child stacking multi-colored blocks on top of each other
PHOTO: La-Rel Easter

Not that long ago tech stacks were fairly simple and often vendor-specific. Today tech stacks are anything but simple, thanks in part to major technological advancements such as social media, artificial intelligence (AI)/machine learning and big data. Like other stacks, the marketing technology (martech) stack has not been immune to its own major evolution. And as always, there are pros and cons to such change.

Scott Brinker, one of the most influential minds in martech, helps us visualize the exponential growth in technology options in his well-known graphic. Less than a decade ago, we had a few hundred solutions to choose from. Today marketers have to piece together an infrastructure from a menu of more than 7,000 unique solutions.

The upside? No matter what you need, you can likely find it. The challenge, or downside, is that knowing how to prioritize and reduce potential overlaps can become messy and confusing. And of course, once you figure out what you want and need, how do you ensure all solutions and services play nicely together?

Marketers also must identify which processes are so fundamental to sustained success and growth that they can’t be afterthoughts. Often these processes require platforms, from which every other part of the business can grow.  

Traditionally, the business roles earning the coveted status of “platform” have been relatively static. But as the nature and complexity of omnichannel marketing evolve, some solutions are ready to transition from application to platform.

Related Article: How to Simplify and Increase the Complexity of Your MarTech Stack at the Same Time

Rethinking the Role of Media Management

Finding out which solutions are ready to become platforms requires marketing leaders to identify where they need central sources of truth. Doing so reveals a few big buckets — most agree that CRM, CMS and ecommerce platforms, for example, are mission-critical in order to scale activity across the business. They aren’t just tools that help them perform a specific activity more efficiently.

Although all are constantly evolving, the one business-critical process we see changing most rapidly is content management. As customers find new ways to engage with brands, marketers, in turn, need a way to respond even faster to those engagements with content and media that are optimized for the interaction. This places outsized pressure on marketing teams to get more out of platforms that weren’t designed to handle the new demands.

For example, marketers don’t just manage a few images on a couple of branded channels anymore. While YouTube and Facebook are still the most widely used platforms among video marketers — used by 85% and 79%, respectively — other channels like LinkedIn are returning a great value, with 87% of video marketers calling it an effective channel. The skyrocketing popularity of apps like TikTok brings another opportunity to leverage partner and influencer accounts to reach new audiences on these platforms, too.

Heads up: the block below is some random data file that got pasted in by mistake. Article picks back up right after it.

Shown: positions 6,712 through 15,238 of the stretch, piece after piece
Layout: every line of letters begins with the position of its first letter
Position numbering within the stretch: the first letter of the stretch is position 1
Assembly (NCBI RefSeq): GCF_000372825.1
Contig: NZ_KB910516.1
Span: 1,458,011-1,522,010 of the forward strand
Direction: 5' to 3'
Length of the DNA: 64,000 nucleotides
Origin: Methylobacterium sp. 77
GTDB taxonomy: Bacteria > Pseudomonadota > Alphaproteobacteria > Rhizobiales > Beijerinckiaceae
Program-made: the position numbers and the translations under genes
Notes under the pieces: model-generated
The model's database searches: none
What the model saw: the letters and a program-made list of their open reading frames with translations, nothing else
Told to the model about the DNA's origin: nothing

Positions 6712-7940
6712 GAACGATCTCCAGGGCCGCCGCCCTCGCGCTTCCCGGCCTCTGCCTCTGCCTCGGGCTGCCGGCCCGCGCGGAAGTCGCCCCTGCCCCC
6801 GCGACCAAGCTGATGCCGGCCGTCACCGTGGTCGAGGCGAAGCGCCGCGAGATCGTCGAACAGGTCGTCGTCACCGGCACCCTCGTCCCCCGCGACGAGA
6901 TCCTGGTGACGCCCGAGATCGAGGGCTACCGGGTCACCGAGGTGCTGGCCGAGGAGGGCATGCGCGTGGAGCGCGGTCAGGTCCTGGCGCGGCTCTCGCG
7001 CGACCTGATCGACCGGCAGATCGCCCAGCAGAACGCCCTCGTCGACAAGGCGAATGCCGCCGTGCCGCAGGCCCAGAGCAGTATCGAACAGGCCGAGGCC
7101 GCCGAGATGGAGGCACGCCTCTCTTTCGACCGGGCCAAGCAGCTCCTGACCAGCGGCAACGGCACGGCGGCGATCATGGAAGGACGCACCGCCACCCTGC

As the number of owned and third-party channels on which brands need to be visible increases, the complexity of managing branded content, partner content and user-generated content from creation to distribution skyrockets.

Related Article: What Does DAM Do?

We Need a New Approach to Media Management

Handling the complexity of content creation and delivery today requires a central nervous system that automates media processes to deliver maximum efficiency and control. CMS platforms simply weren’t built with visual media explicitly in mind. The sheer volume, pace and delivery channels for visual media make it nearly impossible to continue relying on CMS platforms to manage it all effectively.

What this means is that visual media management is transitioning out of the shadow of content management and earning its place as a process that needs to be considered platform-worthy itself.

It all comes down to the need for a central source of truth for visual media. Unless you want to build out a legion of highly technical developers to manage visual media — which you likely don’t — it’s crucial that your creative and marketing teams have access to an intuitive platform on which all media can be created, stored, manipulated and delivered to every channel in the right format and size, with the right text overlay and color scheme. 

Even better, it allows you to automate the delivery of assets for regionalized, localized and personalized contexts across every channel without adding complexity or question marks about which file should be used, or which was the original. Without it, you run into issues of fragmentation, duplication and slower time to market.

Related Article: Is it Time We Declutter CMS?

A New Era of Visual Marketing Requires New Foundations

If you own the martech stack or marketing strategies for your company, it will be increasingly critical that you have a plan for establishing a central nervous system for media management if you don’t already have one. For many, best-of-breed visual asset management is still the norm.

But building a martech stack designed to meet the demands of today requires a new way of thinking about media technology. Marketers need to understand the impact that visual media has on every line of business success — and protect those interests from the inefficiencies of decentralized asset management.

Once visual media becomes foundational to everything you do to market the business, I believe it will earn the right to enjoy platform status.